I stayed to the outer edge, wanting to avoid getting beat up at swim start. I managed to get swimming right away and was keeping up with the main pack no problem. Unfortunately on the outside I kept getting pushed off course and found it hard to swim straight to the first buoy, but my pace felt great regardless. After 1 lap I wasn't too far behind the leaders and started lap 2 with a small group of my own. As I hot the final buoy I did start to get over taken by a few fast swimmers. That seemed confusing, but ultimately I found out it was the fast Sprint distance racers that started shortly after I started my second lap. I exited the water at 27:56 for my fastest 1500m swim yet in a race. 3rd in my AG and 8th overall. I actually swam 1660m due to being thrown off course occasionally, so I am even more happy with my pace. I just need to be able to fight for my line a little better.

Transition was fast, wetsuit off, helmet on and off I went. 46 seconds but only 2nd overall.

The bike starts with an uphill climb out of the park, it also goes over some speed bumps. These weren't a big issue at the start. Onto the road and I had already passed 2 people. Then off I went. The road is almost all new pavement. The first half is chipseal, then proper pavement once you get a few kilometers in. It was going to be a loop course, though this year we were not expected to go all the way back to the start. this would help avoid some road congestion into and out of the park as well as limiting how often we had to go over the speed bumps.

The chip seal was pretty slow going, but over all it is a fast course. The hills are generally low grades, though they can drag on. A couple were seemingly slower than one would expect, this could also be the new pavement which is sticky in the heat. Oh did I mention the heat? By the time the bike leg start the sun was full out and beating down quite handily.

I don't know exactly what place I was in by the second loop on the bike as a few fast Sprint swimmers were in the mix. I did pass a few riders but mostly concentrated on my race at this point. I road by feel for the most part, trying to stay at about 80-85% max effort.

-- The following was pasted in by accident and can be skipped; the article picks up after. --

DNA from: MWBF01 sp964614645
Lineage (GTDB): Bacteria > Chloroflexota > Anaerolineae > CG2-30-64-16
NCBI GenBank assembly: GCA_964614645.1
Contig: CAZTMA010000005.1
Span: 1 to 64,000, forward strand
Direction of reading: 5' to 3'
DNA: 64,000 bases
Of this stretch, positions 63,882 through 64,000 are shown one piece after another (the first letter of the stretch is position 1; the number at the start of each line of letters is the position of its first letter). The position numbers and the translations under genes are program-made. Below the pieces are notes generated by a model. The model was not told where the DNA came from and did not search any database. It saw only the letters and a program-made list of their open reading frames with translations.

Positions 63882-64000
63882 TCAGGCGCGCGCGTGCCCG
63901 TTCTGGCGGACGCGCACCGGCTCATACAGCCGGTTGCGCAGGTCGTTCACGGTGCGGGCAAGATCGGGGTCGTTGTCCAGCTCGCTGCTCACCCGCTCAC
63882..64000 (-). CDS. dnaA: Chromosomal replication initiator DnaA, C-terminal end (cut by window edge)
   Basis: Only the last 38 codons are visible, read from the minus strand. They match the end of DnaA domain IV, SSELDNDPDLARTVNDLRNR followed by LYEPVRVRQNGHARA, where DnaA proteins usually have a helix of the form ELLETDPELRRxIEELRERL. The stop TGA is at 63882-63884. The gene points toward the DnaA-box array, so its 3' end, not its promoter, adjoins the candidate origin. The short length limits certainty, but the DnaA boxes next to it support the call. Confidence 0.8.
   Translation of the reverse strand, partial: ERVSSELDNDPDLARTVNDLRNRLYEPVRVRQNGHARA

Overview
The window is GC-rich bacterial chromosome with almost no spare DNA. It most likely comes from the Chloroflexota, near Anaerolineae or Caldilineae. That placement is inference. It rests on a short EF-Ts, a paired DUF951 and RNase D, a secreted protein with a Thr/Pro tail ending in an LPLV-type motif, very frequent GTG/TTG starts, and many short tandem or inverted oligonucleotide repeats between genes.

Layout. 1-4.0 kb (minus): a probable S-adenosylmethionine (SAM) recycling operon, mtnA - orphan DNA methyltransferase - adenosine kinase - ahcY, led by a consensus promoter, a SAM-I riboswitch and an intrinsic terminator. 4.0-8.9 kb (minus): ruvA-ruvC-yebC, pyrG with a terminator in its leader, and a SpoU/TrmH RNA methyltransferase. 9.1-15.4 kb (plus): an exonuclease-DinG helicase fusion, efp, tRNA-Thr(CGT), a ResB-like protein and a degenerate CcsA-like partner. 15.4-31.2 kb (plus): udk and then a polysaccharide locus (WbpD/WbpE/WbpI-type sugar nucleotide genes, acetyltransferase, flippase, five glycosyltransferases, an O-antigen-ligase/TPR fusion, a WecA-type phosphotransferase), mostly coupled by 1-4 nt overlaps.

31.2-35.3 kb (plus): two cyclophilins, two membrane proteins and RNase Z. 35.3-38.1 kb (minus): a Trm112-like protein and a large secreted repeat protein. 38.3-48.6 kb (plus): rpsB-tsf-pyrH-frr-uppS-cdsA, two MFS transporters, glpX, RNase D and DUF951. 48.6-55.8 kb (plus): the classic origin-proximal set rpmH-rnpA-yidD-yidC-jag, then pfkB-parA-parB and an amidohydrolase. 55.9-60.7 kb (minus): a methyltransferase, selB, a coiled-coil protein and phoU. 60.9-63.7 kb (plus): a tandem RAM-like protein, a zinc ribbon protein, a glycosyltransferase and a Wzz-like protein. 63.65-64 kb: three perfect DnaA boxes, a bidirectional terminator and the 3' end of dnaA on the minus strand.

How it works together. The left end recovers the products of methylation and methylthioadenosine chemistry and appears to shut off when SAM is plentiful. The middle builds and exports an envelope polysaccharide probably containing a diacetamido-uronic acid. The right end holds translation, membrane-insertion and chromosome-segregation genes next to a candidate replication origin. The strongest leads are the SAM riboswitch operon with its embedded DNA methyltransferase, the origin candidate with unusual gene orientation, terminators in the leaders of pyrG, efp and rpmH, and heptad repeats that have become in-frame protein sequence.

The bike leg finished with a ride downhill and over speed bumps. I too this area cautious and made sure to take a few last sips of Gatorade. As I hit the bottom of the hill I was quickly out of my shoes and then off the bike right at the dismount line.

Like swim out, the distance to transition was not far. I got in, racked my bike and and was into my shoes. This time I managed the fastest transition time at 26 seconds. My bike time was 1:09:58 for 40 km (though this was touch short).

I was soon upon a competitor. He has gotten a penalty so had fallen back a bit. As I passed him he tried to hold on to my pace, and did so for about 2 kilometers before  I could here him drift off. By 3.5 km in I had worked my way to 2nd overall and could not see 1st at all. So my goal was to maintain my current pace, and again run by feel. It was hot, the road was hillier than expected and I was very happy to take a cup of water at the 5km point.

First place was probably 1 km ahead of me once we passed, so I knew even attempting to catch him was futile. I just needed to hold position. I finally glanced back as I approached the downhill to the park and was quite clear. I picked up the pace a bit in the last section as i finally glanced at my watch and saw that I could make a sub 40 min 10 km no problem.

I crossed the finish line at 2:18:46 with a 10  km run time of 39:42. 9 minutes faster than my first race this year. 2nd overall, 1st in AG and spent. It was a great race with some good battles.

At least 1 more Standard distance triathlon awaits me in Shubie later on in September. So for now, back to the lake to get faster. Take care.    

Wednesday, June 29, 2016

Ingonish Standard Distance Triathlon, June 2016

Well here we go, the first Triathlon of the year for me and I decide to once again try my hand at the Standard or Olympic distance triathlon.  Two years ago I did my first and only Standard distance in Ingonish and did not do as well as I had hoped. I had wanted to hit a sub 2:30 for my debut, but instead languished with a 2:37. A lot of that had to do with a horrid swim in frigid water.

But on to this year. This winter I have been really hitting the pool a lot and trying to get my endurance and comfort levels up in the water. As I mentioned before, I hurt my Achilles in April and it limited what I could do as I was letting it heal. While I could swim, I had to limit my kicking in the water. So I relied on a lot of pull buoy swims. I figured I could at least build my endurance and since this swim was almost guaranteed to be wetsuit legal, I knew that my kick was useful but not critical.